“I served with Company C 26th Infantry Regiment, 1st Battalion, more affectionately known as the Big Red One, and our division motto was ‘No mission too difficult, no sacrifice too great, duty first’; and I have strived to live my life with that motto always in mind.”
Rocco Moretto belonged to one of the first waves of 18-year-olds conscripted to serve in World War II. On D-Day, wading ashore alongside his comrades in the celebrated but tragic 1st Infantry Division (of the 219 soldiers in his unit alone 217 were either killed or seriously injured, leaving only Moretto and one other GI to survive the war without serious injury), the young soldier reached Omaha Beach as German bullets and cannon shells just barely missed ending his life.
Moretto belonged to Company C, 1st Battalion, 26th Infantry Regiment, 1st Infantry Division, “The Big Red One.” He came ashore on Omaha Beach in the second wave during the June 6, 1944 Normandy invasion.
“On June 4, the Company Commander came back with our mission. He made it sound real easy. He says, “We have to get off that beach as quickly as possible”. I don’t know how long it took me to get in, but the water was red from blood from my buddies who became causalities, and oh, it was really horrible. But I wasn’t really afraid. The only thing I was afraid of was that I would drown; I couldn’t swim. When I finally got to the shore, there was about a dozen guys from my company who all got hit there, most of them I guess were dead. Things were so bad you couldn’t do anything. And the loudest voice I’ve ever heard in my lifetime, was I believe was a platoon Sergeant from Texas, who was about 6’4”, he says “GET OFF THIS BEACH!”. My first fighting I was 19, and I always used to say to myself “I hope I live to be 21”. And I got to be 21…I got to be 21.
“They dropped the ramp. We were in very deep water with all our equipment. The currents were swift. And the German artillery had zeroed in on us.
Four of us were caught in a minefield, trying to get uphill. Three of us made it and one was blown up by a mine.”
Moretto fought continuously, with almost no sleep, until mid-June. After a brief respite, “We helped close the Falaise Gap in early August. We had a couple of days rest, and then fought on through northern France and to the Belgian border. In the Mons area, we ran into a very large German contingent and had a heck of a fight. We were outnumbered but we killed a lot of Germans and captured thousands.”
Company C was in heavy fighting in the Huertgen Forest as summer became autumn, then winter. The abrupt, front-wide counterattack by German armies on Dec. 16, 1944, surprised Allied commanders in the Ardennes, a forested plateau in northern France that been the scene of earlier fighting in both world wars. At various points along the front, German troops and tanks broke through American defenses. As viewed on the map, the assault created a “bulge” which, if it grew large enough, might divide Allied armies and enable the Germans to drive for, and capture, Antwerp, Belgium.
Company C was transferred to the 2nd Battalion just in time for the Bulge.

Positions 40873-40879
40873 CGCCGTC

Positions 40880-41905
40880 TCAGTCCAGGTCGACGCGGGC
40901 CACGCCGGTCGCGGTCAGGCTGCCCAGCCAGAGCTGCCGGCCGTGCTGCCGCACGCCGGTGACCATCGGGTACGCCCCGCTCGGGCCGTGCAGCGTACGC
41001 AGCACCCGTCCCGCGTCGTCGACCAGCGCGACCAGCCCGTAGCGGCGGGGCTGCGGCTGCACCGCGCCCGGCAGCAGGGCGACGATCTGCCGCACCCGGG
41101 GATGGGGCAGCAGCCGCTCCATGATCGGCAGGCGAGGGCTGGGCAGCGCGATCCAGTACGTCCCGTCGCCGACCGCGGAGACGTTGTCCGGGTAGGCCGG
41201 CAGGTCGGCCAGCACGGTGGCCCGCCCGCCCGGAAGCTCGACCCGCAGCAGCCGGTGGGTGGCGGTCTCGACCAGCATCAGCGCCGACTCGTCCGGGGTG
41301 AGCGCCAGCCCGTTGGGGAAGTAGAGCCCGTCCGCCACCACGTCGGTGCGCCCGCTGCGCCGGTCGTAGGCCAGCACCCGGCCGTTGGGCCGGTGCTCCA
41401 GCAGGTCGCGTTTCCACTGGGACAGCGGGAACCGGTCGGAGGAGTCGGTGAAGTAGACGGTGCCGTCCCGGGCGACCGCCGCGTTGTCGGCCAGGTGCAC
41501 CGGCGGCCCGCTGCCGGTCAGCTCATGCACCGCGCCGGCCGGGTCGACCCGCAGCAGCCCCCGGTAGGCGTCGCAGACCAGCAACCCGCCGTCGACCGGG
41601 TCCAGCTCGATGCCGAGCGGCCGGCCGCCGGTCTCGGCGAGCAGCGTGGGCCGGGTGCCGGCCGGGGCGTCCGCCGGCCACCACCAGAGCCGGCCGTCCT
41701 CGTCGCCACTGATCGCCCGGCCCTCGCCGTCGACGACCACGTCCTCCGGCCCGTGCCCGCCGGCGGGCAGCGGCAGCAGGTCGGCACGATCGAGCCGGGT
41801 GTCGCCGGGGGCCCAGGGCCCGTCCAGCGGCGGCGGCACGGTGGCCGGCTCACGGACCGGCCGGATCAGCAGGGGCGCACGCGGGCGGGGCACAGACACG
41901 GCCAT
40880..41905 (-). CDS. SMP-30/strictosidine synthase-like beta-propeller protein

Moretto’s battalion, commanded by Lt. Col. Derrill M. Daniel, relieved engineers who were defending a Belgian crossroads called Dom Bütgenbach. Not far from Moretto, the 33rd Field Artillery Battalion dug in with 105 mm howitzers. As the Germans came at Moretto and his buddies late in the day on Dec. 17, their assault began a battle in which artillery and tanks were vital.
Moretto remembers constantly using his Garand rifle during three days of fighting between Dec. 17 and 19. At one juncture, he sighted on a pair of German soldiers charging up a snow-covered rise about 40 feet away and pumped bullets into them. “It’s rare when you get a clean shot at an enemy soldier with your rifle. You’re usually not closing with the enemy. The longer you go, the more you start to lose the feeling that you can do no wrong. Psychologically, you’re always afraid, but the longer you stay at it, the less sharp you feel. Everybody talked about the ‘million-dollar wound,’ which was the only way to get home.”
Between pointblank firefights, Moretto’s best friend, Sgt. Bob Wright, was killed by an exploding German artillery shell only feet in front of Moretto’s foxhole.
Britain’s Field Marshal Bernard Montgomery, who was Gen. Dwight D. Eisenhower’s subordinate but feuded constantly with Ike, announced the end of the Battle of the Bulge during a Jan. 7, 1945 press conference.
“We didn’t like that,” said Moretto. “American soldiers handled the brunt of the fighting.”
The German offensive in the Ardennes became an American victory. Some 30,000 Germans were killed. Today, many view the Battle of the Bulge as a last gasp by Hitler’s Third Reich, which collapsed in May 1945.
“When the war concluded, Pvt. Bennie Zuskin and I were the only two in my company who went through the whole thing without being killed, captured, or wounded.” (Defense Media Network, 2010)
After coming home from serving in the war, Moretto dedicated himself to community service. In 1966, he earned a Certificate for Outstanding Community Service from the New York City Housing Administration at City Hall.